Functional Pathway Between Cervical Spinal and Sympathetic Ganglia: A Neurochemical Foundation Between Neck Pain and Vertigo
Cervical vertigo commonly concurs in patients with neck pain, but the concurrent mechanism of these 2 symptoms still remains unclear. We previously reported a bidirectional segmental nerve fiber connection between cervical spinal and sympathetic ganglia, which provided a hypothesis that this connection between the 2 ganglia may be the anatomic basis for the concurrence of neck pain and cervical vertigo. However, this concurrent mechanism needs biochemical and functional evidence. Objectives:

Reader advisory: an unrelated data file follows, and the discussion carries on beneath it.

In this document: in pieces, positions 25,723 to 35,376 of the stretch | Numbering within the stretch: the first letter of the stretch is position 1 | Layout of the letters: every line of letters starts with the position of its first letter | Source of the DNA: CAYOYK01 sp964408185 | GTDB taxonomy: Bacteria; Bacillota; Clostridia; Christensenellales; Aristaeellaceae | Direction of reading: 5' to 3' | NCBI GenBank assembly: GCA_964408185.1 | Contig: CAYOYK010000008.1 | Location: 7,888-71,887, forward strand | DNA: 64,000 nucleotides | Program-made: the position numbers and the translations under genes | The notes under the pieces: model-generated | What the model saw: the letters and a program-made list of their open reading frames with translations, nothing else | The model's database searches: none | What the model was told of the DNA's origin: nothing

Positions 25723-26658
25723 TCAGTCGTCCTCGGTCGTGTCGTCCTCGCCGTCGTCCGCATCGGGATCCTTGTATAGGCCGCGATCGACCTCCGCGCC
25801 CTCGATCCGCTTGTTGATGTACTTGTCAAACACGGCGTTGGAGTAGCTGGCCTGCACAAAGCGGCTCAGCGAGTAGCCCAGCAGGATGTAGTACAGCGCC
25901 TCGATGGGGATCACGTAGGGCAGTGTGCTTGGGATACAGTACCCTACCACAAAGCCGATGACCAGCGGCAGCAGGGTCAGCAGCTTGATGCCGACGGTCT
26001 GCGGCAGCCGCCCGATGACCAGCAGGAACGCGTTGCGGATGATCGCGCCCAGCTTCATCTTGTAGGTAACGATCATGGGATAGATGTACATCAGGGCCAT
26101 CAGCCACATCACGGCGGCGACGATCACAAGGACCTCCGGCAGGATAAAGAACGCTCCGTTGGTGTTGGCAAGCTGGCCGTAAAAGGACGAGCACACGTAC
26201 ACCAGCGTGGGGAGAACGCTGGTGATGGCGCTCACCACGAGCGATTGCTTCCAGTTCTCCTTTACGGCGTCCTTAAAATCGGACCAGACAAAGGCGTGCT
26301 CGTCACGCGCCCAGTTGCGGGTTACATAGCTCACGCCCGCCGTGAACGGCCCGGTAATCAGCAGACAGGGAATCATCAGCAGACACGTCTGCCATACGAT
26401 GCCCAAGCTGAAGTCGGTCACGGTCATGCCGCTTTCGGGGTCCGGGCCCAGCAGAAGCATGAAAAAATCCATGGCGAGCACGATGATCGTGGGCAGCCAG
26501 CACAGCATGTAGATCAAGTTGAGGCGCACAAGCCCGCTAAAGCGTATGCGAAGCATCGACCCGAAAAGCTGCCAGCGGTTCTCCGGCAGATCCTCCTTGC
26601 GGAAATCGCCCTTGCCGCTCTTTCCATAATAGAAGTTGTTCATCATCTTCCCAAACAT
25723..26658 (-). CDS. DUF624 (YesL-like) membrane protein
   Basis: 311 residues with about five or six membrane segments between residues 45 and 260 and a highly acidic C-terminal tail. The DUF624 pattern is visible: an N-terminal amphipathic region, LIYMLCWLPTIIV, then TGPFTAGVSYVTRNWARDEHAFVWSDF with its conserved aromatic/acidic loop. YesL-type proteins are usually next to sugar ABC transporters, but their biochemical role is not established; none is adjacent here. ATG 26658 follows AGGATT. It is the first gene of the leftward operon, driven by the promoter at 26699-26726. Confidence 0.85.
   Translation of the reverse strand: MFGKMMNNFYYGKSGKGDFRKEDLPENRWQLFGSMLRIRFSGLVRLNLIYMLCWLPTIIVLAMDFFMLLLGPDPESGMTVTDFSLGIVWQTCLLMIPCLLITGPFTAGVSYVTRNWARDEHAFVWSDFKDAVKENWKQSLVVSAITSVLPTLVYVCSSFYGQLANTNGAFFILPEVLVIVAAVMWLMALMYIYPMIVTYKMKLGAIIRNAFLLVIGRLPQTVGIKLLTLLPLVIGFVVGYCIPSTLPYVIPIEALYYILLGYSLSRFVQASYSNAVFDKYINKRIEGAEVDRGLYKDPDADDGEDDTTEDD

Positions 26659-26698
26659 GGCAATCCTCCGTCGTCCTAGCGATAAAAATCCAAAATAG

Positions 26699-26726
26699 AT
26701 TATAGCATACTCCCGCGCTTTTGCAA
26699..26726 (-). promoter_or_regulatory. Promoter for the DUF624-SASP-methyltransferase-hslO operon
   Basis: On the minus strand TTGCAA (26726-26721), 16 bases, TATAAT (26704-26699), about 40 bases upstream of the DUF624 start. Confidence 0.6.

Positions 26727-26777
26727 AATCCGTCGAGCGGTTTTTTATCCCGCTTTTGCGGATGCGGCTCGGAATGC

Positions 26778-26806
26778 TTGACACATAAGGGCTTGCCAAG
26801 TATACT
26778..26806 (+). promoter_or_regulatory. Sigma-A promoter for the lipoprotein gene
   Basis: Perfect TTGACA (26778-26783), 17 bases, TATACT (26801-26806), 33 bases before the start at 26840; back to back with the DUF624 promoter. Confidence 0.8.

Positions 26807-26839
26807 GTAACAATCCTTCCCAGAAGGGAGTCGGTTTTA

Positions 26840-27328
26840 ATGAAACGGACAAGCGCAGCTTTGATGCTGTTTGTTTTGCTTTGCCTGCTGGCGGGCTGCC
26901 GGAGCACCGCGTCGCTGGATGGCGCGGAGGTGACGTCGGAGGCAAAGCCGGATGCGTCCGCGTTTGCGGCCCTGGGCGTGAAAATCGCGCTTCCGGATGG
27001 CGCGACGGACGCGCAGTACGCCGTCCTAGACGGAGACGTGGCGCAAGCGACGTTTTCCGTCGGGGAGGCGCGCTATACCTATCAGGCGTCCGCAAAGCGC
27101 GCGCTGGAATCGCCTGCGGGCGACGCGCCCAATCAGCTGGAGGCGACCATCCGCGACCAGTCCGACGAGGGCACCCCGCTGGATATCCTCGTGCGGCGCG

... nce. Objectives: This study aimed to investigate a possible noradrenergic pathway between cervical spinal and sympathetic ganglia. Study Design: We performed both clinical and laboratory research. Clinical observation was a prospective case–control study. Setting: Clinical study took place in our hospital; laboratory study was in an orthopedic laboratory. Methods: Cervical lamina block therapy used in patients with cervical vertigo was clinically evaluated; norepinephrine (NE) expressions in cervical sympathetic ganglia were analyzed using immunohistochemical staining after electrical stimulation to the cervical spinal ganglia; the influence of phentolamine local injection to the vertebrobasilar artery flow was experimentally measured. Results: Cervical lamina block therapy could significantly shorten the clinical hospital stays of patients with cervical vertigo (P = 0.000) and improve vertebral artery flow (P < 0.05). NE expressions in superior cervical sympathetic ganglia (SCG) or inferior cervical sympathetic ganglia (ICG) increased significantly when ipsilateral C2 to C3 or C6 to C8 spinal ganglia were electrically stimulated, respectively. Adrenergic receptor block with phentolamine significantly inhibited the decrease of basilar artery (BA) flow induced by electrical stimulation of the cervical spinal ganglia. The change range of BA flow caused by stimulations of C2 to C3 and C6 to C8 spinal ganglia was more than that of C4 and C5. Limitations: The inpatients observed in this clinical study might be influenced by some factors including emotion, diet, sleep, and others. The limitations of the laboratory study included animal species and small sample size. Conclusions: Adrenergic system could play a part in cervical spinal ganglia altering the vertebrobasilar artery system. It could provide a neurochemical foundation between neck pain and vertigo, and that segmental functional connections exist between cervical spinal and sympathetic ganglia.